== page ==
That we are those which chased you from the field
field (n.) 1 field of battle, battleground, field of combat See Topics: Frequency count

And slew your fathers, and with colours spread
colours (n.) 1 battle-flags, ensigns, standards, banners See Topics: Frequency count

Marched through the city to the palace gates.


NORTHUMBERLAND

Yes, Warwick, I remember it to my grief;

And, by his soul, thou and thy house shall rue it.


WESTMORLAND

Plantagenet, of thee and these thy sons,

Thy kinsmen, and thy friends, I'll have more lives

Than drops of blood were in my father's veins.


CLIFFORD

Urge it no more; lest that, instead of words,
urge (v.) 1 press, insist on, state emphatically

I send thee, Warwick, such a messenger

As shall revenge his death before I stir.


WARWICK

Poor Clifford, how I scorn his worthless threats!


YORK

Will you we show our title to the crown?
title (n.) 1 [legal] right, claim, entitlement
will (v.), past form would 1 desire, wish, want

If not, our swords shall plead it in the field.
field (n.) 1 field of battle, battleground, field of combat See Topics: Frequency count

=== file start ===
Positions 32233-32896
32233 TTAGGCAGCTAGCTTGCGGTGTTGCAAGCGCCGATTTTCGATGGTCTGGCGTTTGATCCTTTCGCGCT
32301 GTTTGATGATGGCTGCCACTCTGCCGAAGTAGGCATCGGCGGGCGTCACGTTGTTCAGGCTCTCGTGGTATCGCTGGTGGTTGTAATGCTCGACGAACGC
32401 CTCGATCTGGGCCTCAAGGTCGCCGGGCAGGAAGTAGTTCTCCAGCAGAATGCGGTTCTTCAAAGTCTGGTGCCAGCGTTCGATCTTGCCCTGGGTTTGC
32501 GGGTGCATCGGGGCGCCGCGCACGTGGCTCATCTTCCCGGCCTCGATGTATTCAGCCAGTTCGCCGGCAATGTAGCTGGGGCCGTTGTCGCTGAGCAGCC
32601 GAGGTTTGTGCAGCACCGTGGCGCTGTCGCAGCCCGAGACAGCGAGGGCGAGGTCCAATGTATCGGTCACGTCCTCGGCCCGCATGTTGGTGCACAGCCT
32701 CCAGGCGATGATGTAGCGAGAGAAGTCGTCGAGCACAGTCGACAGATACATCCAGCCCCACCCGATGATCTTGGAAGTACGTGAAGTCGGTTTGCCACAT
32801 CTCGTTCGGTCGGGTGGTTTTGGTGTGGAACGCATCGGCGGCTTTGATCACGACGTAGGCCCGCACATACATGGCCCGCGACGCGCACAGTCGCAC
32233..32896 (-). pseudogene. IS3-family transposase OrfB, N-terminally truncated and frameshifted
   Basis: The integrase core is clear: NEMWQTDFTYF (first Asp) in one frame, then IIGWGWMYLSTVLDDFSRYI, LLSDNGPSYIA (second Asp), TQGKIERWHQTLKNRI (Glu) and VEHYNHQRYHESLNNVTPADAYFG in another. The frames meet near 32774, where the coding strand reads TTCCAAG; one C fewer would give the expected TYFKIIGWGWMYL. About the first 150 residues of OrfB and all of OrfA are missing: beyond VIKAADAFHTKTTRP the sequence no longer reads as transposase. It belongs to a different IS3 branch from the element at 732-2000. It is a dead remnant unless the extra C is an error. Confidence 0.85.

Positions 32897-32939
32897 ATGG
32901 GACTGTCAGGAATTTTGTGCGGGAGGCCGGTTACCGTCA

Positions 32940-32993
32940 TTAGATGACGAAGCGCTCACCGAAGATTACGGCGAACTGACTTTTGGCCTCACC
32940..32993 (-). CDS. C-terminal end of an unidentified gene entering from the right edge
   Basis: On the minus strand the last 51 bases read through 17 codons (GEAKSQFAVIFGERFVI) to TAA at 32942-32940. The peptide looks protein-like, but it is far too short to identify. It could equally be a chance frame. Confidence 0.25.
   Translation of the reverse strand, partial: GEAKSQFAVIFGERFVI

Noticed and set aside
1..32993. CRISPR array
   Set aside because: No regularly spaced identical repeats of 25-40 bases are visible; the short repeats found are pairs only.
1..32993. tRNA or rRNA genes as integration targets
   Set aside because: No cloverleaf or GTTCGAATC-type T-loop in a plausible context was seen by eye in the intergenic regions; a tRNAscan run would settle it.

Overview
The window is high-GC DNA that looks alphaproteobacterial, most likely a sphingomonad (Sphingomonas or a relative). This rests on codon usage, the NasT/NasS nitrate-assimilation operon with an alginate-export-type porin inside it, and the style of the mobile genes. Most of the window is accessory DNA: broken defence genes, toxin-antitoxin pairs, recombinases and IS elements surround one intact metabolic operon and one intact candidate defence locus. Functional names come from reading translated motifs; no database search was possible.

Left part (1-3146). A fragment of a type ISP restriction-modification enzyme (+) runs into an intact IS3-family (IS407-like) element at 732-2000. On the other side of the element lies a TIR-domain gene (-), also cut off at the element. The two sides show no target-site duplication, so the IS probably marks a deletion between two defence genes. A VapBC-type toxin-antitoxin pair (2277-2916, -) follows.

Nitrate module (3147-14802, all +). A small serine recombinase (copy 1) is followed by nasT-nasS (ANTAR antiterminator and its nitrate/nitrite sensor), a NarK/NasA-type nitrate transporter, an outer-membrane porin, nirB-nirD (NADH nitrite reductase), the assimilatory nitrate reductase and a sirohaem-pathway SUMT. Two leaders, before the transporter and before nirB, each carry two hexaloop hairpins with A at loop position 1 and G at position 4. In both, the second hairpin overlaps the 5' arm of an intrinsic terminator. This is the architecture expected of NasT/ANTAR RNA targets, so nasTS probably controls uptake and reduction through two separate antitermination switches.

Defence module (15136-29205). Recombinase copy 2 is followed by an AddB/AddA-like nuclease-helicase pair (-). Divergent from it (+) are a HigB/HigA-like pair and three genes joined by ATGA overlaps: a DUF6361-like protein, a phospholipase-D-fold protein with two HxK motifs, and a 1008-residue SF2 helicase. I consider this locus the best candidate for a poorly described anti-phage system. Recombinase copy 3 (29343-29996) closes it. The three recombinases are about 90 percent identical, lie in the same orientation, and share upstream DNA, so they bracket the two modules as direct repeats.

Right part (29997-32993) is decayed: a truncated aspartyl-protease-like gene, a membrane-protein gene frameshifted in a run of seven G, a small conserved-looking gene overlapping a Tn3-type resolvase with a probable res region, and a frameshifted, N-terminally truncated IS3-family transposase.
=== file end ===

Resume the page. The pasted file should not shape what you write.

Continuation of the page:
plead (v.) 1 make a case for, present an argument for


KING

What title hast thou, traitor, to the crown?
title (n.) 1 [legal] right, claim, entitlement

Thy father was, as thou art, Duke of York;

Thy grandfather, Roger Mortimer, Earl of March.

I am the son of Henry the Fifth,

Who made the Dauphin and the French to stoop
stoop (v.) 1 kneel, submit, bow down

And seized upon their towns and provinces.


WARWICK

Talk not of France, sith thou hast lost it all.


KING

The Lord Protector lost it, and not I.

When I was crowned I was but nine months old.


RICHARD

You are old enough now, and yet, methinks, you lose.
methinks(t), methought(s) (v.) it seems /seemed to me See Topics: Frequency count

Father, tear the crown from the usurper's head.


EDWARD

Sweet father, do so; set it on your head.


MONTAGUE

Good brother, as thou lovest and honourest arms,

Let's fight it out and not stand cavilling thus.
cavil (v.) dispute over details, raise pointless objections